And as I end every set of challenges by saying in one way or another, never stop short of, back away from, chicken out of, or give up on where God wants to lead you to in your life with Him!

Flashback Episode: Year 4 – Episode 19: What happens when Jesus insults a mother who came asking for His help? Discover some truths about God and His calling for our life from this thought-provoking event.

Join the discussion on the original episode's page: Click Here.

Facing Disappointment with Courage: Luke 8:26-39


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In our last episode, we ran out of time before covering all I wanted to cover, so this episode will pick back up where the last one left off. We were looking at the miracle where Jesus heals the man who had a “legion” of demons in him, and who was living outside of society on the far side of a lake.

Let’s read the whole event and miracle first to give us context, then focus in on what we didn’t have time for in our previous episode. Our passage is found in Luke’s gospel, chapter 8, and we will be reading from the New International Version of the Bible. Starting in verse 26, Luke tells us that:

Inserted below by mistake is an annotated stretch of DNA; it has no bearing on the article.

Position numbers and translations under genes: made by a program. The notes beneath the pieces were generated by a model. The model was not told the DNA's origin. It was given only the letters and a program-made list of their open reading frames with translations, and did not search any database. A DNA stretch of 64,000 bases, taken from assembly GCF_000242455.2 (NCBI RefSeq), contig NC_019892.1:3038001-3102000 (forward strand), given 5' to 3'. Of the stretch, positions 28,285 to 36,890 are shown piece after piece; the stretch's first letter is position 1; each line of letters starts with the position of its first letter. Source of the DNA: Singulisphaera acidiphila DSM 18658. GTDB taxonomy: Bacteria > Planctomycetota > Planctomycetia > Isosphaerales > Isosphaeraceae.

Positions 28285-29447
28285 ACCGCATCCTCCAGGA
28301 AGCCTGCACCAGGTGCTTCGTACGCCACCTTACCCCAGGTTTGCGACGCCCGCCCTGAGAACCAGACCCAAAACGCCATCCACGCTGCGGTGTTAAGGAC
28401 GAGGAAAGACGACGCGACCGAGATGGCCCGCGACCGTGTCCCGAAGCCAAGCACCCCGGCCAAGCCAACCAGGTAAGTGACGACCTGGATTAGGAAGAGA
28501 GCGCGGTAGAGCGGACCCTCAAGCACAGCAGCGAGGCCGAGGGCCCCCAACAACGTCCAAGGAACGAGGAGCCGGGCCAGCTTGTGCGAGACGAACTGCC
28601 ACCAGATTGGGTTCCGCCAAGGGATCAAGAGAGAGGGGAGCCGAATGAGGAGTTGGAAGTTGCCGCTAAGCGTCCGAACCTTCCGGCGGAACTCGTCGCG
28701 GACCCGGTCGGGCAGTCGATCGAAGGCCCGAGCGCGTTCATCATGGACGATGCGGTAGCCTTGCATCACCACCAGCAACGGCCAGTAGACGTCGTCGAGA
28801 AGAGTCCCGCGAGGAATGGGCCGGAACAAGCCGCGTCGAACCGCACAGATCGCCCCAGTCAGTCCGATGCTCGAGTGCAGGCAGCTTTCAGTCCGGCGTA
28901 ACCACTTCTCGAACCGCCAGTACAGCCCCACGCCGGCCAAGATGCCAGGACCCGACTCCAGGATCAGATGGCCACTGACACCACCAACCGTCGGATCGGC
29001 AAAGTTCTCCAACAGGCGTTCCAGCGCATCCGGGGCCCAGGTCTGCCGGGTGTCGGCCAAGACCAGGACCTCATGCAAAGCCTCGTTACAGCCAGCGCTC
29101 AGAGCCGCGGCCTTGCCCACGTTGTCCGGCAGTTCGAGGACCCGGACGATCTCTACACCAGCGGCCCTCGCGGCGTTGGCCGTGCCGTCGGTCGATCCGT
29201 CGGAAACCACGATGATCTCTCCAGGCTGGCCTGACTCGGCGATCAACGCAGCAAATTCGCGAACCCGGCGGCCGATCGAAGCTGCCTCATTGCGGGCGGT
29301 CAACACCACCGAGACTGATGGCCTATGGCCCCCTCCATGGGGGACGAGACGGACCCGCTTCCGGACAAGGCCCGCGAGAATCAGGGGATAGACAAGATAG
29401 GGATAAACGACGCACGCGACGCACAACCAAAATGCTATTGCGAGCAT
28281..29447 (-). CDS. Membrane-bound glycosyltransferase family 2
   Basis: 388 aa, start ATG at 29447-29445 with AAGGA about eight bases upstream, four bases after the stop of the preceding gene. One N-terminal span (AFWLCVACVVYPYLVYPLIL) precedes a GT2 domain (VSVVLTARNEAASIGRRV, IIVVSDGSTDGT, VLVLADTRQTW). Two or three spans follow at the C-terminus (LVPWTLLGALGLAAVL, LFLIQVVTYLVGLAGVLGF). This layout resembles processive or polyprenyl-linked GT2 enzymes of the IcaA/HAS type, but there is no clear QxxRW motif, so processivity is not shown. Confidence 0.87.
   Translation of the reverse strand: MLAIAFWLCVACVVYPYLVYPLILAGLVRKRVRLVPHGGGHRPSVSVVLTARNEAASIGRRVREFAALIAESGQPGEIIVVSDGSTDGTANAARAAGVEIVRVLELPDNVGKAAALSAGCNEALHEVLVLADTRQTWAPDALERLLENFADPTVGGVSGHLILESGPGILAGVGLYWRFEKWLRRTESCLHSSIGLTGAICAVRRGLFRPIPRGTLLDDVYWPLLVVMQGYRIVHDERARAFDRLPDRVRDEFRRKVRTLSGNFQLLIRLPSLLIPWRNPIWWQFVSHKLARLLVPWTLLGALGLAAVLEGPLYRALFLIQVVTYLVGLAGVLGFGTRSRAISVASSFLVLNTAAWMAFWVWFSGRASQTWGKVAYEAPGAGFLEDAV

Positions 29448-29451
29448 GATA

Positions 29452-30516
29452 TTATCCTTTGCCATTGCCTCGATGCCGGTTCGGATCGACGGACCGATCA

26 [Jesus and His disciples] sailed to the region of the Gerasenes, which is across the lake from Galilee. 27 When Jesus stepped ashore, he was met by a demon-possessed man from the town. For a long time this man had not worn clothes or lived in a house, but had lived in the tombs. 28 When he saw Jesus, he cried out and fell at his feet, shouting at the top of his voice, “What do you want with me, Jesus, Son of the Most High God? I beg you, don’t torture me!” 29 For Jesus had commanded the impure spirit to come out of the man. Many times it had seized him, and though he was chained hand and foot and kept under guard, he had broken his chains and had been driven by the demon into solitary places.